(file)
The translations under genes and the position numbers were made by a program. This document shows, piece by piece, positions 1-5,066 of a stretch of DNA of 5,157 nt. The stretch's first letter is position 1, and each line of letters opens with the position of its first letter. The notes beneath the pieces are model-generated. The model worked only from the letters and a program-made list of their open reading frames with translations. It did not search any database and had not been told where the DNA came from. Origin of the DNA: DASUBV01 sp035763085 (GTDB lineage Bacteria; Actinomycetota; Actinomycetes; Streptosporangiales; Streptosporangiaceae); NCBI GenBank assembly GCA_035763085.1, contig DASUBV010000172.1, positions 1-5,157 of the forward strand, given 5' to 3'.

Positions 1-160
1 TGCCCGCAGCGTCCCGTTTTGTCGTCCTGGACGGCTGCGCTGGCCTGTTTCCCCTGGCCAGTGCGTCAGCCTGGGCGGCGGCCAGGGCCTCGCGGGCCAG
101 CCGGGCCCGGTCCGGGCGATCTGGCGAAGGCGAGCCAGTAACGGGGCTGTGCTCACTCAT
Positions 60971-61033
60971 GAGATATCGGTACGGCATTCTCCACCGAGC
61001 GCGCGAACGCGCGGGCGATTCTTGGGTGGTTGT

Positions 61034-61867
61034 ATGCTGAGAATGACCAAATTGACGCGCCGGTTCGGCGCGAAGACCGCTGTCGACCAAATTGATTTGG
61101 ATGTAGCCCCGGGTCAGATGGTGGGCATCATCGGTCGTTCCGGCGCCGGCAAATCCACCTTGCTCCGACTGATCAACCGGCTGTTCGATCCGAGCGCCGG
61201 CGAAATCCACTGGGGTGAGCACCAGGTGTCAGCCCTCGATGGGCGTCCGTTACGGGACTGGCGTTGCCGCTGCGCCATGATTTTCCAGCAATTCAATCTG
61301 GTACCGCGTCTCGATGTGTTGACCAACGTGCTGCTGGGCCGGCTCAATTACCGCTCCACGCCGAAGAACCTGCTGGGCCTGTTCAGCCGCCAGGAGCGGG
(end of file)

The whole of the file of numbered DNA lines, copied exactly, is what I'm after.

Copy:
The translations under genes and the position numbers were made by a program. This document shows, piece by piece, positions 1-5,066 of a stretch of DNA of 5,157 nt. The stretch's first letter is position 1, and each line of letters opens with the position of its first letter. The notes beneath the pieces are model-generated. The model worked only from the letters and a program-made list of their open reading frames with translations. It did not search any database and had not been told where the DNA came from. Origin of the DNA: DASUBV01 sp035763085 (GTDB lineage Bacteria; Actinomycetota; Actinomycetes; Streptosporangiales; Streptosporangiaceae); NCBI GenBank assembly GCA_035763085.1, contig DASUBV010000172.1, positions 1-5,157 of the forward strand, given 5' to 3'.

Positions 1-160
1 TGCCCGCAGCGTCCCGTTTTGTCGTCCTGGACGGCTGCGCTGGCCTGTTTCCCCTGGCCAGTGCGTCAGCCTGGGCGGCGGCCAGGGCCTCGCGGGCCAG
101 CCGGGCCCGGTCCGGGCGATCTGGCGAAGGCGAGCCAGTAACGGGGCTGTGCTCACTCAT
Positions 60971-61033
60971 GAGATATCGGTACGGCATTCTCCACCGAGC
61001 GCGCGAACGCGCGGGCGATTCTTGGGTGGTTGT

Positions 61034-61867
61034 ATGCTGAGAATGACCAAATTGACGCGCCGGTTCGGCGCGAAGACCGCTGTCGACCAAATTGATTTGG
61101 ATGTAGCCCCGGGTCAGATGGTGGGCATCATCGGTCGTTCCGGCGCCGGCAAATCCACCTTGCTCCGACTGATCAACCGGCTGTTCGATCCGAGCGCCGG
61201 CGAAATCCACTGGGGTGAGCACCAGGTGTCAGCCCTCGATGGGCGTCCGTTACGGGACTGGCGTTGCCGCTGCGCCATGATTTTCCAGCAATTCAATCTG
61301 GTACCGCGTCTCGATGTGTTGACCAACGTGCTGCTGGGCCGGCTCAATTACCGCTCCACGCCGAAGAACCTGCTGGGCCTGTTCAGCCGCCAGGAGCGGG